Why Screen Time is an Addictive Drug & 5 Signs You are Overdoing it

August 25, 2021

Screen time is the amount of time spent using a device with a screen such as a smartphone, iPad, computer, television, or video game console.

Studies and research show that digital media and screen time affect how children think, interact and develop. This could be positive or negative, depending on the individual and the platforms used.

Medical experts have investigated the relationships between digital media use and mental health, and have found that overuse of screen time can lead to ‘digital addiction’ or ‘digital dependency’. Digital addiction is not limited to children or adolescents. Significant numbers of adults report finding it difficult to stay for hours with their phones or social media.

Why is screen time so addictive?

The addiction behind screen time is linked to dopamine, the feel-good hormone that is released by the brain when we experience an activity that gives us instant gratification. Dopamine is the exact same chemical that makes us feel good when we smoke, drink or take drugs. The link between screen time and dopamine explains why people crave screen time so often.

I have listed and broken down below signs you should watch out for as an indicator of excessive screen time overuse.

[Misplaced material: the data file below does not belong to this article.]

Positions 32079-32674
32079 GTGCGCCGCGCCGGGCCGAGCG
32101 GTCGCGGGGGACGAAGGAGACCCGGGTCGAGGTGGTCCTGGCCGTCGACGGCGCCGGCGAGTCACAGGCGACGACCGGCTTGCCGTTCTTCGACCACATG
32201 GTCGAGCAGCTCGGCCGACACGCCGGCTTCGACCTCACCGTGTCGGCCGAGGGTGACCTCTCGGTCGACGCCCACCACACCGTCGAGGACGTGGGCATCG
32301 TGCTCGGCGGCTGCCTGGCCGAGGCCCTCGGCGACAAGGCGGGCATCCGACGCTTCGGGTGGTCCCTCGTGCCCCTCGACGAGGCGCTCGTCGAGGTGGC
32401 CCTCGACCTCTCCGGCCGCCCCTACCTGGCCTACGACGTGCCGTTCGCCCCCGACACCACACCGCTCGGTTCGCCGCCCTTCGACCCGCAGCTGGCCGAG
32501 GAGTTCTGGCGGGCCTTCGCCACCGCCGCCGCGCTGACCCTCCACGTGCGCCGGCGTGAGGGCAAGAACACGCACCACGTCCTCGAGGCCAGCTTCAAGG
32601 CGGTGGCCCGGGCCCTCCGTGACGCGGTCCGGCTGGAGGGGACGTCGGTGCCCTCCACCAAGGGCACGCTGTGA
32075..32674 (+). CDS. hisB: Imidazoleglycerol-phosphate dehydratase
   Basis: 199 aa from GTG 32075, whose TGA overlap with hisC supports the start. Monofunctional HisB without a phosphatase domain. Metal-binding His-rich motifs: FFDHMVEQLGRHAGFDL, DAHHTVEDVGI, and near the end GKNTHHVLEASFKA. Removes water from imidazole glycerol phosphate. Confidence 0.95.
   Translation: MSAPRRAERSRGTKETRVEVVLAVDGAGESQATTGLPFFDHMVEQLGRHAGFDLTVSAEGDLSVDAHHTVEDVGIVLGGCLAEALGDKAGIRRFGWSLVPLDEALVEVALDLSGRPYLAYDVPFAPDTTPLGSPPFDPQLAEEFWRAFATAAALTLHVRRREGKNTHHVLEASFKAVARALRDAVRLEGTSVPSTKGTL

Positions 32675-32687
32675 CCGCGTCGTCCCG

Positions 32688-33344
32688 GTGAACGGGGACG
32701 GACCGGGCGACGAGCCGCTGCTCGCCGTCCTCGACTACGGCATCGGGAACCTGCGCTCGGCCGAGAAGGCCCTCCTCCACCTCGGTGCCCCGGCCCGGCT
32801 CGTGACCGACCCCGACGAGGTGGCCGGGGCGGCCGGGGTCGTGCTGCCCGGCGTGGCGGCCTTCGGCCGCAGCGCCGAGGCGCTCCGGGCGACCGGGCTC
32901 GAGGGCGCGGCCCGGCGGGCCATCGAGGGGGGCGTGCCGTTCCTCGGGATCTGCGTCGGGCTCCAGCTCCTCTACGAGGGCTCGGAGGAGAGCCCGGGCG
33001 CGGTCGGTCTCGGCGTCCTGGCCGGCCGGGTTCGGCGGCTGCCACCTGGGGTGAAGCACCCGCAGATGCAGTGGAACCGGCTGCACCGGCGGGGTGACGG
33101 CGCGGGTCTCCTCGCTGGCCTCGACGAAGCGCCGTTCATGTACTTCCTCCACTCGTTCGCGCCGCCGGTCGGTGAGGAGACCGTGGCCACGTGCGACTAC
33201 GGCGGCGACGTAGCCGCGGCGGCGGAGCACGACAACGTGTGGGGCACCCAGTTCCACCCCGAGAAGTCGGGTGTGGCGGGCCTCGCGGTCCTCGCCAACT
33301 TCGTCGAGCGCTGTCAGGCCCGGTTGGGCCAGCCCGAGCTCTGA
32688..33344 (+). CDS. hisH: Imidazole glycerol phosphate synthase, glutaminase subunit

1. Mental health problems

A study was done in the UK to investigate levels of screen time used during the COVID-19 self-isolation, and its association with mental health. It showed that participants that spent more time in front of their screens recorded poorer mental health in general compared to those that spent less time in front of screens. Adults aged 34-64 years and women reported more mental health problems.

Another study done in the UK with a sample of 13–15-year-old adolescents asking about hours per day spent on specific screen media activities showed that hours spent on social media and Internet use were more associated with self-harm behaviors, depressive symptoms, low life satisfaction, and low self-esteem. Girls generally demonstrated stronger associations between screen media time and mental health indicators than boys.

There are other studies done that show a significant link between excessive screen time use and a range of mental health problems regardless of age and gender.

If you find yourself experiencing mood swings or negative emotions after spending too much time in front of a screen, it could be an indicator that you need to cut down on your screen time. Switch off your TV, shut down your computer, leave your phone at home and go for a short walk in nature. This is a good way to re-connect with the real world and appreciate its beauty.

2. Insomnia

Insomnia is the inability to fall asleep or stay asleep. The human body has an internal clock that is responsive to light and controlled by melatonin. Melatonin is a hormone produced by the brain in response to sunset and sunrise. As the sun sets, melatonin levels increase and remain at a high level for the rest of the night, signaling to the body that it’s time to sleep. As the sun rises, melatonin levels begin to drop, signaling to the body that it’s time to wake up.

Children and Teenagers are the groups most affected by the negative effects of screen time.